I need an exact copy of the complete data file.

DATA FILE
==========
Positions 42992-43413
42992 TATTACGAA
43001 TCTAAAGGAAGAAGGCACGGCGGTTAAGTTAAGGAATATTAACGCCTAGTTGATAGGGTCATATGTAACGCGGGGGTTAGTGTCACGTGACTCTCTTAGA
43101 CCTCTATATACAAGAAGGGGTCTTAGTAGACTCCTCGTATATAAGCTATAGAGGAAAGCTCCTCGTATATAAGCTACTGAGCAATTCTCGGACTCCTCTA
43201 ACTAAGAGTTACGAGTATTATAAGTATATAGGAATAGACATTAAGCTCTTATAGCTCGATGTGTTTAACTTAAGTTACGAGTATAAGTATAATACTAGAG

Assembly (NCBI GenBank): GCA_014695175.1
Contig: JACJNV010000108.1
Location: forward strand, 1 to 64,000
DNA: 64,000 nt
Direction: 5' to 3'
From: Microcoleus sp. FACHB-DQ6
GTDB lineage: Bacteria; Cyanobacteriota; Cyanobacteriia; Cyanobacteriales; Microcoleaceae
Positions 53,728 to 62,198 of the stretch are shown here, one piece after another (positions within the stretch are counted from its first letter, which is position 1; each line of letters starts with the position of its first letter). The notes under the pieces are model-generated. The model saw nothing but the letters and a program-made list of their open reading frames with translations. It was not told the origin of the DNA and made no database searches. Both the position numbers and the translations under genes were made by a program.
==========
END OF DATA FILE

Positions 42992-43413
42992 TATTACGAA
43001 TCTAAAGGAAGAAGGCACGGCGGTTAAGTTAAGGAATATTAACGCCTAGTTGATAGGGTCATATGTAACGCGGGGGTTAGTGTCACGTGACTCTCTTAGA
43101 CCTCTATATACAAGAAGGGGTCTTAGTAGACTCCTCGTATATAAGCTATAGAGGAAAGCTCCTCGTATATAAGCTACTGAGCAATTCTCGGACTCCTCTA
43201 ACTAAGAGTTACGAGTATTATAAGTATATAGGAATAGACATTAAGCTCTTATAGCTCGATGTGTTTAACTTAAGTTACGAGTATAAGTATAATACTAGAG

Assembly (NCBI GenBank): GCA_014695175.1
Contig: JACJNV010000108.1
Location: forward strand, 1 to 64,000
DNA: 64,000 nt
Direction: 5' to 3'
From: Microcoleus sp. FACHB-DQ6
GTDB lineage: Bacteria; Cyanobacteriota; Cyanobacteriia; Cyanobacteriales; Microcoleaceae
Positions 53,728 to 62,198 of the stretch are shown here, one piece after another (positions within the stretch are counted from its first letter, which is position 1; each line of letters starts with the position of its first letter). The notes under the pieces are model-generated. The model saw nothing but the letters and a program-made list of their open reading frames with translations. It was not told the origin of the DNA and made no database searches. Both the position numbers and the translations under genes were made by a program.